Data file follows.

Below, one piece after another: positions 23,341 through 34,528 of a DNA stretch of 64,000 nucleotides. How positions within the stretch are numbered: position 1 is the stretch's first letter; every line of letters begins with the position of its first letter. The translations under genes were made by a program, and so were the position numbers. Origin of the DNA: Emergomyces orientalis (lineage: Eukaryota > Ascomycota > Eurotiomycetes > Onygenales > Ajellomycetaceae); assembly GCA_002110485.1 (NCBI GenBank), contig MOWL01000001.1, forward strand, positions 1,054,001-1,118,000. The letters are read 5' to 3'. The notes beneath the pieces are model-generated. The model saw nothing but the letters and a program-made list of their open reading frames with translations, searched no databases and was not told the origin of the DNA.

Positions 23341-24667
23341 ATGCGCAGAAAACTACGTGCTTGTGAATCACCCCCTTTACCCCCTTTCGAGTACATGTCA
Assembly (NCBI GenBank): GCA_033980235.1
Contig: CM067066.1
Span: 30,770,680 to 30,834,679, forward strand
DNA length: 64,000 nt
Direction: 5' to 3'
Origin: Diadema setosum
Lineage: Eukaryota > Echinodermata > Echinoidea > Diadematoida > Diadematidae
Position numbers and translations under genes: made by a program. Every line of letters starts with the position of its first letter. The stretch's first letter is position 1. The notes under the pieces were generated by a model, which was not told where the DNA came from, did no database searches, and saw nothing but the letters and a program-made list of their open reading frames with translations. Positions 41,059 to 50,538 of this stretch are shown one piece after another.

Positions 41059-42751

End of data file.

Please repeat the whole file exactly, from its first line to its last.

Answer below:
Below, one piece after another: positions 23,341 through 34,528 of a DNA stretch of 64,000 nucleotides. How positions within the stretch are numbered: position 1 is the stretch's first letter; every line of letters begins with the position of its first letter. The translations under genes were made by a program, and so were the position numbers. Origin of the DNA: Emergomyces orientalis (lineage: Eukaryota > Ascomycota > Eurotiomycetes > Onygenales > Ajellomycetaceae); assembly GCA_002110485.1 (NCBI GenBank), contig MOWL01000001.1, forward strand, positions 1,054,001-1,118,000. The letters are read 5' to 3'. The notes beneath the pieces are model-generated. The model saw nothing but the letters and a program-made list of their open reading frames with translations, searched no databases and was not told the origin of the DNA.

Positions 23341-24667
23341 ATGCGCAGAAAACTACGTGCTTGTGAATCACCCCCTTTACCCCCTTTCGAGTACATGTCA
Assembly (NCBI GenBank): GCA_033980235.1
Contig: CM067066.1
Span: 30,770,680 to 30,834,679, forward strand
DNA length: 64,000 nt
Direction: 5' to 3'
Origin: Diadema setosum
Lineage: Eukaryota > Echinodermata > Echinoidea > Diadematoida > Diadematidae
Position numbers and translations under genes: made by a program. Every line of letters starts with the position of its first letter. The stretch's first letter is position 1. The notes under the pieces were generated by a model, which was not told where the DNA came from, did no database searches, and saw nothing but the letters and a program-made list of their open reading frames with translations. Positions 41,059 to 50,538 of this stretch are shown one piece after another.

Positions 41059-42751